Saturday, June 06, 2009

Government resources on Deaf HIV/AIDS

Websites from the US Department of Health and Human Services on HIV/AIDS and the Deaf community.

August 2008 fact summary sheet:

Fact sheet in PDF form:

April 2001 Newsletter reporting on Fall 2000 meeting on HIV/AIDS and the Deaf Community

Monday, June 01, 2009

Spreading the word on HIV/AIDS and the Deaf Community

I am currently working on a project to write to 100 government officials about the issue of HIV/AIDS and Deaf people. One problem I am coming across is that congress people only accept letters from people in their district. Would anyone be willing to co-sign a letter similar to the one posted below highlighting some of the major issues? If you are willing, please drop me an e-mail at hivdeaf AT gmail DOT com

Dear Senator X:

We would like to thank you for your on-going support for services and resources for people with HIV/AIDS, particularly for underserved rural people. Your support has saved lives and improved care for AIDS patients across the state and the nation. We would, however, like to draw your attention to another major underserved population, Deaf people. While deafness is relatively rare, Deaf people have been disproportionately affected by HIV and AIDS.

One major problem is that there are no national statistics on infection or mortality rates for Deaf people. The one source that we do have on HIV statistics in the Deaf population is from public testing sites in Maryland, which records the hearing status of people being tested. Between 2003 ad 2007, Deaf people were twice as likely to test HIV+ as their hearing counterparts (the range was 1.9 to 2.9 times higher). African American Deaf people have been particularly hard hit with a prevalence of above 6%, rivalling the rates of hard hit African and Caribbean nations.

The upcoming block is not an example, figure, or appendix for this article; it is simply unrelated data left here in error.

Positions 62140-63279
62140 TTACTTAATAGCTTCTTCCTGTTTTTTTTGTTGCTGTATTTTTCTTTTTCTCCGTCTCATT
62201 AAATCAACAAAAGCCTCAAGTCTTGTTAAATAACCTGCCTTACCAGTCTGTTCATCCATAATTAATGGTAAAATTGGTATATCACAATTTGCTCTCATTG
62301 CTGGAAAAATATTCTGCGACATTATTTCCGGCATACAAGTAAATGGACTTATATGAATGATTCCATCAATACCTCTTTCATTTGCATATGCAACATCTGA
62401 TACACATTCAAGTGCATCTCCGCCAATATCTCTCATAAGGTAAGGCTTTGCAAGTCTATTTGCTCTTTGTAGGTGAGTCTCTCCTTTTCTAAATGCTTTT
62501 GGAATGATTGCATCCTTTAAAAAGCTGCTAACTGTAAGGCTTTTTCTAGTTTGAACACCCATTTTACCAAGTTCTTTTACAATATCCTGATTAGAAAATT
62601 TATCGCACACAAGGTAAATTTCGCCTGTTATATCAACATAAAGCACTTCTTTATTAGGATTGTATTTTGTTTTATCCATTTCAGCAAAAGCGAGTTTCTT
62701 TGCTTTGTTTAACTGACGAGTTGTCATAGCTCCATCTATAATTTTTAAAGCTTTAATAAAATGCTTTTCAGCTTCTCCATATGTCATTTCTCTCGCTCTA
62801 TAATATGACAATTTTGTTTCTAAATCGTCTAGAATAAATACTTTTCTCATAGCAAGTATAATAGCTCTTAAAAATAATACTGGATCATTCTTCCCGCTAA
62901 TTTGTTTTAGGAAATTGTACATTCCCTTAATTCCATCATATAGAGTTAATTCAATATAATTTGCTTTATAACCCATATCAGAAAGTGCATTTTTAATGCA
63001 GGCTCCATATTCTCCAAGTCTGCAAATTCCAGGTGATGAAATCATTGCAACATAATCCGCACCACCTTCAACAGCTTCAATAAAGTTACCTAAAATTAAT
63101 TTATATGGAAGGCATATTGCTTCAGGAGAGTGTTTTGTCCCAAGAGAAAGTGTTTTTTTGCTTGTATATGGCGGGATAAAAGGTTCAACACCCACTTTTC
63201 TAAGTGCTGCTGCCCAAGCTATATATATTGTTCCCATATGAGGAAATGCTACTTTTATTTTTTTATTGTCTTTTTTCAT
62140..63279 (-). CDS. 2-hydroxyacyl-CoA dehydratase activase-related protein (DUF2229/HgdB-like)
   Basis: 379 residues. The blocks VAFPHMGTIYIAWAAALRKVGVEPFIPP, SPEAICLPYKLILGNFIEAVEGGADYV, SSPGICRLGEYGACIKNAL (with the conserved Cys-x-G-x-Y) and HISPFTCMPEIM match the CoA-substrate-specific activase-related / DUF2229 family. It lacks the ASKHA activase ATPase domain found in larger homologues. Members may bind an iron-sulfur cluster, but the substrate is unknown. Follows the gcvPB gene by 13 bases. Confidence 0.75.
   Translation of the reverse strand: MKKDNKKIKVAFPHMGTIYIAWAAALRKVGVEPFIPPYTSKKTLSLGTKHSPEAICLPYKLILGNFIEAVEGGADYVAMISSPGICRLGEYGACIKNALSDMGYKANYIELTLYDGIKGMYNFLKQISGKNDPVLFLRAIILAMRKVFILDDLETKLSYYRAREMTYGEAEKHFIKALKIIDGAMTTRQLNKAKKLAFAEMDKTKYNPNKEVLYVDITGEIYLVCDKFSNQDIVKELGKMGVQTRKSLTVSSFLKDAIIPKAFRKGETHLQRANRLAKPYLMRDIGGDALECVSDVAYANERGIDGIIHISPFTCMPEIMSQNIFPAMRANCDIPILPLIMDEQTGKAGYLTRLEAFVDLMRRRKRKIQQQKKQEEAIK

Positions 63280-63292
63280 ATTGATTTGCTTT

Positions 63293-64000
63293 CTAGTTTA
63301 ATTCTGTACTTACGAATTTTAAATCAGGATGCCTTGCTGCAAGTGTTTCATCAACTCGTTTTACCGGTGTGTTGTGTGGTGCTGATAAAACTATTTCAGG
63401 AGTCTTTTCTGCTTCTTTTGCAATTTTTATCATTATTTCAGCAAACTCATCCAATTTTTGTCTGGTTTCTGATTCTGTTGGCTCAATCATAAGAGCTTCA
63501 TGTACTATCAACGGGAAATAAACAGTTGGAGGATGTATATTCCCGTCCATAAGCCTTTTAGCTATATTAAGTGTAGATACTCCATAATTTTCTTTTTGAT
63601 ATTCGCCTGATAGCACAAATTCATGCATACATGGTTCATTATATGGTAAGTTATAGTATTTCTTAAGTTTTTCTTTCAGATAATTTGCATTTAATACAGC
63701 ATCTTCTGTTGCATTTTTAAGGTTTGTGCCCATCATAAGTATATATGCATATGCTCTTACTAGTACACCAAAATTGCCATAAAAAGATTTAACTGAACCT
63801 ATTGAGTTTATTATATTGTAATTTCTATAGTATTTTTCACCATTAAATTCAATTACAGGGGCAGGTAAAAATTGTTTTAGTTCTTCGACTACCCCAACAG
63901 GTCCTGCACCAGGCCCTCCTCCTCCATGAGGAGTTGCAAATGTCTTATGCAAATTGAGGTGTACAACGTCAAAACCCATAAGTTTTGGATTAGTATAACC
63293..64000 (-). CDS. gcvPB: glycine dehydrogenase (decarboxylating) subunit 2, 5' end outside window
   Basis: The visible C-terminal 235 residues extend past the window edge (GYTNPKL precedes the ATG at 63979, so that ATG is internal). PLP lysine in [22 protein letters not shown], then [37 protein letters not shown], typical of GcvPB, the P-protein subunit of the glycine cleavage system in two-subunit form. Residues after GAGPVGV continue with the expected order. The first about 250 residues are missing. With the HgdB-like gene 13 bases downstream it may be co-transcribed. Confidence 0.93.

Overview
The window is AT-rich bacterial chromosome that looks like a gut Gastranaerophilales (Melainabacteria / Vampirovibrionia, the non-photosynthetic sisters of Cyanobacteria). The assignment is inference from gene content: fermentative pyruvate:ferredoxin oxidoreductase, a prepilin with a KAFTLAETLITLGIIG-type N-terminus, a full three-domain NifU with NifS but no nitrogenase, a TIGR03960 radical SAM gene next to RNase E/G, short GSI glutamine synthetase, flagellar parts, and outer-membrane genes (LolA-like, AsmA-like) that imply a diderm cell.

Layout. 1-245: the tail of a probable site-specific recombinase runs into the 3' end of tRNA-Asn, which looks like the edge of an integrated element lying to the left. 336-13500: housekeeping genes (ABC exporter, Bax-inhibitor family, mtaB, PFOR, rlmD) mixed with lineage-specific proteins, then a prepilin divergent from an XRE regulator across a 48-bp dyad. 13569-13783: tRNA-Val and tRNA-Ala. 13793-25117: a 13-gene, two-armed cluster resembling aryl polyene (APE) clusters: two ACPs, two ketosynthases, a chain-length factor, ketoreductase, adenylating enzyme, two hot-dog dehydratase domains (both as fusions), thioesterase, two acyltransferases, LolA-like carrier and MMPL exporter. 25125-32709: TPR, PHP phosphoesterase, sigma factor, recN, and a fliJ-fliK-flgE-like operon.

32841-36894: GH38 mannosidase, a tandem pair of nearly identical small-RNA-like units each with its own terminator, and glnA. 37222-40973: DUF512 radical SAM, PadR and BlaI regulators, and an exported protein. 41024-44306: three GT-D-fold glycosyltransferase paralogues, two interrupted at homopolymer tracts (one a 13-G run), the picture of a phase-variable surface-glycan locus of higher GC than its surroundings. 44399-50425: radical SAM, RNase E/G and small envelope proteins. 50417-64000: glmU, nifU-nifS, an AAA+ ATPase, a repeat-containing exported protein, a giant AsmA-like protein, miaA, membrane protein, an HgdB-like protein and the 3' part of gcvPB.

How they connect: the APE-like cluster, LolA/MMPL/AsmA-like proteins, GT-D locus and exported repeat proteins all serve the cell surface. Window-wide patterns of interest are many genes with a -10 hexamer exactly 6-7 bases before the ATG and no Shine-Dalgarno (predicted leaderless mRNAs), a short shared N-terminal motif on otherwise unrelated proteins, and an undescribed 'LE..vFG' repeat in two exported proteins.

Given that the Senate and the House of Representatives will be rethinking the American healthcare system in the coming months and years, we ask for your support for including Deaf people in the discussion. Important steps to narrowing the gap between Deaf people and the general population would include:

• Tracking the HIV epidemic in the Deaf population (something not currently done by the Centers for Disease Control or any other national organization).
• Emphasizing that all AIDS service organizations (ASO) must comply with the Americans with Disabilities Act and make their services available to all people with disabilities including Deaf people, and making funds available to help with the provision of qualified interpreters and interpreting services.
• Supporting the use of the latest technology by ASO and other community organizations to provide video interpreting when live interpreting is not possible.
• Supporting small Deaf oriented community organizations that provide invaluable educational outreach services for the general Deaf population and support services for those diagnosed with HIV. Many of these organizations have had their funding reduced or cut in the past few years and it will take considerable effort to rebuild a Deaf-oriented safety net.

Thank you for your time and consideration of this issue and we would be happy to provide you with further information and details.
Sincerely yours,

Leila Monaghan, PhD
Frison Visiting Scholar
Department of Anthropology
University of Wyoming